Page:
February 2018

The Impostor Syndrome teaser image
Dear fellow crazies,
Hi, everyone! I figured this week I’d start off light, talking about how much we all never struggle with stress in grad school. Just kidding, I want to talk about a serious problem with grad students that we often don’t like to admit exists. The Impostor Syndrome. The elephant in the room, and one of the most prevalent plagues of graduate students. Everyone struggles with it from time to time, and if you don’t, you probably ought to reconsider your decency as a human being.
If I’m being honest, I feel like an impostor most of the time, but there are moments when it is more intense than others. Some of my worst moments are when I first wake up in the morning and my constantly active mind is left wandering without supervision. When this happens, I take a deep breath, pause, and then write down all of my thoughts. I word vomit everything onto paper, whether it makes sense or not, just to get it out of my brain. For me, this seems to help me rationalize out my fears of never finishing my millions upon billions of lipid extractions I have left, or walking into my advisor’s office, him realizing what an idiot I am, and sending me home without further question.
Guys, listen to me carefully. YOU CAN DO THIS. As an old veterinarian I used to work for once said “People way stupider than you have made it through, so don’t you think you can’t.” Think about it, you wouldn’t be here if you hadn’t proven yourself already. The key is convincing yourself that you are good enough. One of my colleagues said to me just the other day, “You are a student, you are here to learn, and you’re not meant to know all the answers. Your job is to be able to identify and admit where your knowledge is lacking in order that you may then find the answers.” Okay, that wasn’t a direct quote, and that was my boyfriend who said that (who is also a Ph.D. student in the same department), but he’s pretty wise sometimes. On that note, we’ll talk about relationships during grad school another day.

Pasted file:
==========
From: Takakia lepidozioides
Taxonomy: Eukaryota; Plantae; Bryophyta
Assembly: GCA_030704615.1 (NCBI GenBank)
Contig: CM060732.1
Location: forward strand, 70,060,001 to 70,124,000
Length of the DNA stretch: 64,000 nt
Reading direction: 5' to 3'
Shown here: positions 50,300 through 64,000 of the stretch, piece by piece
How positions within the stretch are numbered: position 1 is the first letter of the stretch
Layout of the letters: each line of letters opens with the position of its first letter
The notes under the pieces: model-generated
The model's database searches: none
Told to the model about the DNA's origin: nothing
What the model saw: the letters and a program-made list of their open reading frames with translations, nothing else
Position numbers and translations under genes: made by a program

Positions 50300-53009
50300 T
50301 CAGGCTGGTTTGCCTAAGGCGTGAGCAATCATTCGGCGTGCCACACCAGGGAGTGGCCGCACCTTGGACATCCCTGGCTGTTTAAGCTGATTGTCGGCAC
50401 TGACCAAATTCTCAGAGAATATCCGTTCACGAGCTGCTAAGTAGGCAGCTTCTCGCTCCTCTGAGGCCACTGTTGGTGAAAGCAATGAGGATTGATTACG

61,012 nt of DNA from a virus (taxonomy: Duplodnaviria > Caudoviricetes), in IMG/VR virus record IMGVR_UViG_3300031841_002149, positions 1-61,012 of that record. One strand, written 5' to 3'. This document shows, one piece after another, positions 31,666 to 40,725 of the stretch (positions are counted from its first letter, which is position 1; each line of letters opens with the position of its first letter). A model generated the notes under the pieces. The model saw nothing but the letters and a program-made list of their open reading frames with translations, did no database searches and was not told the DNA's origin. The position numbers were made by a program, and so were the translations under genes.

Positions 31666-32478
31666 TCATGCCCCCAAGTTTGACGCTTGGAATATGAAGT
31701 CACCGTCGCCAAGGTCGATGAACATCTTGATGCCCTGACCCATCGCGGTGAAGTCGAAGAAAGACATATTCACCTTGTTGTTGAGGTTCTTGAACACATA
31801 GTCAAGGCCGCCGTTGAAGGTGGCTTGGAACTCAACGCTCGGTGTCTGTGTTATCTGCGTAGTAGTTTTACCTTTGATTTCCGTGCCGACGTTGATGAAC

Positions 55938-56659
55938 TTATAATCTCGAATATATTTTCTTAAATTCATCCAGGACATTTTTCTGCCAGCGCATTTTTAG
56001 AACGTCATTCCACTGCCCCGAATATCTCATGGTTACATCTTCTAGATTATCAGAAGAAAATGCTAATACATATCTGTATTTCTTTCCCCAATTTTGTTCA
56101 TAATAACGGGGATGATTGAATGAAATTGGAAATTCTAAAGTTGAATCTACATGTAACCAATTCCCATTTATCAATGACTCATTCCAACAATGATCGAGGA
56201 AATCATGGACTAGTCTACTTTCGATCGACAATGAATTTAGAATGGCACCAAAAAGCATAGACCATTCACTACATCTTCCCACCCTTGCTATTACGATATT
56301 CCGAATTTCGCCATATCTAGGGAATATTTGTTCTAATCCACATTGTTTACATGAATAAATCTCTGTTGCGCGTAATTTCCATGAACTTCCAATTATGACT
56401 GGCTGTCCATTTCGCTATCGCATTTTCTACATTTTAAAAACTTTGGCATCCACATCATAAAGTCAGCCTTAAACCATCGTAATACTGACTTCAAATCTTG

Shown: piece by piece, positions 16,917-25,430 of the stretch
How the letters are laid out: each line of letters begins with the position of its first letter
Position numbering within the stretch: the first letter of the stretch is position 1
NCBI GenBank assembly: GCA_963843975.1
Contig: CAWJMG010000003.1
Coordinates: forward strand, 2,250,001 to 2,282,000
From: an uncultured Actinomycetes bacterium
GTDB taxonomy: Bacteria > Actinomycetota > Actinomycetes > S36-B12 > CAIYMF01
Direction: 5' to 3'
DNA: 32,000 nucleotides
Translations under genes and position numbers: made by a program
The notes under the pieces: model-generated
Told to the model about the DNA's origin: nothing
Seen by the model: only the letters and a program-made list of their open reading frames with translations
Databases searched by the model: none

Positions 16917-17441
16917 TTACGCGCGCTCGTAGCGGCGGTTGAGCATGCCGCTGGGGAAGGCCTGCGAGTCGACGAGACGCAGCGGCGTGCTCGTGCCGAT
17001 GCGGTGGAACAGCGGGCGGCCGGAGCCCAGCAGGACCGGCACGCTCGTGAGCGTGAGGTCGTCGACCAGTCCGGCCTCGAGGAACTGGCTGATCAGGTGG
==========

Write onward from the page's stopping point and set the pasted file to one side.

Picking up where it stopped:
The best advice I have for you all is to believe in yourselves, and if the need arises, confide in one of your close colleagues. I can almost promise you they’ll have had similar experiences to your own. There is an atmosphere of “pretend you know everything, even if you don’t” or “fake it ‘til you make it” among graduate students. Bull. A motto from one of my favorite Disney movies, “From failing you learn, from success, not so much” has helped me to become a significantly better graduate student. Admitting when you don’t know allows the opportunity for growth whether through teaching or self-learning.
I encourage you all to beat the impostor by believing you can, learning when to admit you don’t know, and taking the initiative to learn, because you are NOT an impostor and you DO belong here.
See you in a fortnight!

Kaylee Hollingsworth
Kaylee is a Ph.D. student in the Wildlife and Fisheries Sciences department.

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